A dwarf evergreen shrub up to 12 or 15 in. high, with slender, erect, angled branches. Leaves produced occasionally in pairs, but usually three at each joint; 1⁄4 to 1⁄2 in. long, linear, with the margins curled under; stalkless. Flowers in an erect panicle, producing three cymes in each tier; each flower 1⁄2 to J in. across, pale golden yellow; sepals small, oblong, with black glands on the margin. Fruit a three-celled capsule 1⁄4 in. long, with the spreading sepals attached at the base. Bot. Mag., t. 6764.
Native of Greece and the islands of the Grecian Archipelago; introduced to the Hammersmith nursery of Messrs Lee in 1788. It is a rather tender plant, and will survive only our mildest winters without protection. But for the warmer counties few more charming dwarf shrubs could be found. Even in cooler districts it is well worth the little protection it requires. Flowers from late July to September.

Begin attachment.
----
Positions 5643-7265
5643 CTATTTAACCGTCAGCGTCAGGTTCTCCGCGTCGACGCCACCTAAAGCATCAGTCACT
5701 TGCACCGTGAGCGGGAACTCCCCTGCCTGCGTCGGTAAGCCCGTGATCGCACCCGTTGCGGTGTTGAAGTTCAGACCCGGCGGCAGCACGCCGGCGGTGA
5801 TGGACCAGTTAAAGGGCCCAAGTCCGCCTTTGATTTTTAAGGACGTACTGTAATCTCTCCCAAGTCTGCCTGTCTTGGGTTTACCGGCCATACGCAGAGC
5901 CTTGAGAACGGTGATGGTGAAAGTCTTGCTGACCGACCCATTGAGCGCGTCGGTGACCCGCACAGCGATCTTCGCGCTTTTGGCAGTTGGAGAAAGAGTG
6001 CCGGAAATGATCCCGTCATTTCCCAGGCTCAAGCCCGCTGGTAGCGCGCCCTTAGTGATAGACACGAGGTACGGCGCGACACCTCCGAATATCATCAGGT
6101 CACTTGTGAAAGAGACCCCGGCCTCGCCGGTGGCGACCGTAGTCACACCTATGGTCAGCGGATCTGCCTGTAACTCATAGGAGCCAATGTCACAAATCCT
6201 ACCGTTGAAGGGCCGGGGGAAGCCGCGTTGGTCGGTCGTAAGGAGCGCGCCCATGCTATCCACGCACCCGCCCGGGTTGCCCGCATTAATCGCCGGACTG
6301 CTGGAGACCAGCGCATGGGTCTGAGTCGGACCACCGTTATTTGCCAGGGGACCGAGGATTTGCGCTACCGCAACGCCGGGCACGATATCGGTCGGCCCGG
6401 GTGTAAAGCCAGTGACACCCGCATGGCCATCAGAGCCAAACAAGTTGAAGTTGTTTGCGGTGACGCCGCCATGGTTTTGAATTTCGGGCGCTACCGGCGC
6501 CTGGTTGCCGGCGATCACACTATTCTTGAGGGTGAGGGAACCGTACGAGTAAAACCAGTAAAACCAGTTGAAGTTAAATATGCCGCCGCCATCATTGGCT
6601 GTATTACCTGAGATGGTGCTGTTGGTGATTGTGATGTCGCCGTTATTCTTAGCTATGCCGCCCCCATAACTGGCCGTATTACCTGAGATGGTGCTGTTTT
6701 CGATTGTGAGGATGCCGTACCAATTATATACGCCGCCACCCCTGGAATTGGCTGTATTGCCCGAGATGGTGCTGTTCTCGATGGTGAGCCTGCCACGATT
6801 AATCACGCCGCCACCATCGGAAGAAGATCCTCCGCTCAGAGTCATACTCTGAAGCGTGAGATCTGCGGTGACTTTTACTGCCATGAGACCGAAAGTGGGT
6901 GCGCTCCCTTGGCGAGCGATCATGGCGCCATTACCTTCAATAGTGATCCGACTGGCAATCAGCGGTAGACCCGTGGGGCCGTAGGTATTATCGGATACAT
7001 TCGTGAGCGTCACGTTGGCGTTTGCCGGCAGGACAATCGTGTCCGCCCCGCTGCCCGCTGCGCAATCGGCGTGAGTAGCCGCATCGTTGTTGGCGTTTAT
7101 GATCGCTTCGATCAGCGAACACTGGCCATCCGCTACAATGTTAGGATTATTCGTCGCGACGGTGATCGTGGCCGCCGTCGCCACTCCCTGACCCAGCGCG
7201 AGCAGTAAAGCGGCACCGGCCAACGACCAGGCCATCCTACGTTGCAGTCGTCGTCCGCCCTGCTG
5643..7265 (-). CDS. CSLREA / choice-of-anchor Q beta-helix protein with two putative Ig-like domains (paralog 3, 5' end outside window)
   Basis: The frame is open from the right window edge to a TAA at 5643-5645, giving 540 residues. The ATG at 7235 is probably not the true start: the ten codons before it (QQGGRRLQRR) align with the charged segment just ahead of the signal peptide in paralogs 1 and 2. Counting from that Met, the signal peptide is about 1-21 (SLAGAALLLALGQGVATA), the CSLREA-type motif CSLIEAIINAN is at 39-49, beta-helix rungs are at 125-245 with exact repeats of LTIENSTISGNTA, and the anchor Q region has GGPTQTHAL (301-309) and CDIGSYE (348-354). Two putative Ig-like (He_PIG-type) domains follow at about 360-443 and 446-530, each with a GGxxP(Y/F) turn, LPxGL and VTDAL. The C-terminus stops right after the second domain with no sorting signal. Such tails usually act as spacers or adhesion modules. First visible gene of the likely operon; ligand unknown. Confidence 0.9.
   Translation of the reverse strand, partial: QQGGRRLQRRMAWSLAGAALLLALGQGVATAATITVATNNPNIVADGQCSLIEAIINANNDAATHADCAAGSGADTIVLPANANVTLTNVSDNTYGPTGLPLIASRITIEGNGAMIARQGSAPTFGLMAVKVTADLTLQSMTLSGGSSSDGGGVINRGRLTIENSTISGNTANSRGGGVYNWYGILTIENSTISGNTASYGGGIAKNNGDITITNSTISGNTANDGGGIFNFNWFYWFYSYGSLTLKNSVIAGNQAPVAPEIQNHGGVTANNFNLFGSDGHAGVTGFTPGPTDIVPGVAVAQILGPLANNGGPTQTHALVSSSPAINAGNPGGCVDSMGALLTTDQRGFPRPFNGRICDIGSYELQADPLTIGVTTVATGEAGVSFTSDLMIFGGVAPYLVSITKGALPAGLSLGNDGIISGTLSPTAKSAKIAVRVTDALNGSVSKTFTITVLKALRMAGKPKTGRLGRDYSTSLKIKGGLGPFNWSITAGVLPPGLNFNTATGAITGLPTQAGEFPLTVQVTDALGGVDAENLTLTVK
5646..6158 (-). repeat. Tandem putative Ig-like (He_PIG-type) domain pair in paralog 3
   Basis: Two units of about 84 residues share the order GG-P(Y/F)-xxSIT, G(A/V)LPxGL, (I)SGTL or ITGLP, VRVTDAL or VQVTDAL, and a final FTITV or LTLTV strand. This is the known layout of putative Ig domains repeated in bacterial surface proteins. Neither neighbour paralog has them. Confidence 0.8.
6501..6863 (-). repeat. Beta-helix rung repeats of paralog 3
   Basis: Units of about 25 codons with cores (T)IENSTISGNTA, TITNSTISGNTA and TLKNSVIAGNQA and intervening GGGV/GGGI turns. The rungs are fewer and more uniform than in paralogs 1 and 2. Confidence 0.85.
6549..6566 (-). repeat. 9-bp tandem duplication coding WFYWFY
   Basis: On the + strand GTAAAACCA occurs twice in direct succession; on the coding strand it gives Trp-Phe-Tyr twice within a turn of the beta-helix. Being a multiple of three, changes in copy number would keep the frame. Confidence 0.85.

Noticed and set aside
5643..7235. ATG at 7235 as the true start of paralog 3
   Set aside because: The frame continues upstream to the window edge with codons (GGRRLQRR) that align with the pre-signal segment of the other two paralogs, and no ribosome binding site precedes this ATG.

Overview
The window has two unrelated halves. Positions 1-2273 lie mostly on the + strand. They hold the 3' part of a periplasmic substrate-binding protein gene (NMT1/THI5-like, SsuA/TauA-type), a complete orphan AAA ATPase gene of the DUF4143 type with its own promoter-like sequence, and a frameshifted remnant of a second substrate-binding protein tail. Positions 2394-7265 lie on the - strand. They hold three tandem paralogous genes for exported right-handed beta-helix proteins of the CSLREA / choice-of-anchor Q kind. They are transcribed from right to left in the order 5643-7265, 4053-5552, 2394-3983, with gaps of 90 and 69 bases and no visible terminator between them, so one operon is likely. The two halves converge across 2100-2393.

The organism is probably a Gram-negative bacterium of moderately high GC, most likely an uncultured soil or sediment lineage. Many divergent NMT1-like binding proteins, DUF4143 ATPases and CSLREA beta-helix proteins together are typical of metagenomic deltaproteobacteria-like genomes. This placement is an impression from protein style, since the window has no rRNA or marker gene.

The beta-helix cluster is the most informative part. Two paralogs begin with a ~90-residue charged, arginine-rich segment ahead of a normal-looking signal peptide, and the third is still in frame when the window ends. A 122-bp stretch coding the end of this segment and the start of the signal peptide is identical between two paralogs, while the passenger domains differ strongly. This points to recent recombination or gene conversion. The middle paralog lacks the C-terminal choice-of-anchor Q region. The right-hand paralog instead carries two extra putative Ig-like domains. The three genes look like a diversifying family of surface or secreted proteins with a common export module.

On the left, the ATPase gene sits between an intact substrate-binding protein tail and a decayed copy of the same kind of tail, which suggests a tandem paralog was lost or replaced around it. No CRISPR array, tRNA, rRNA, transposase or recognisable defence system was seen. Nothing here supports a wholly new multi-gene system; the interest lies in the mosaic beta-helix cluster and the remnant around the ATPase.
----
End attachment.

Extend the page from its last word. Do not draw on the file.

var. oliganthum Rech. f. H. e. var. tortuosum Rech. f.; H. e. var. prostratum Hort. – Habit procumbent. Inflorescences fewer-flowered than in the typical state of the species. It occurs in the mountains of Crete. An almost prostrate example of this variety, with the flowers mostly borne singly at the ends of the shoots, is figured in New Flora and Sylva, Vol. 10, facing p. 59. It is also figured in Sibthorp and Smith, Fl. Graeca, Vol. 8 (1833), t. 774.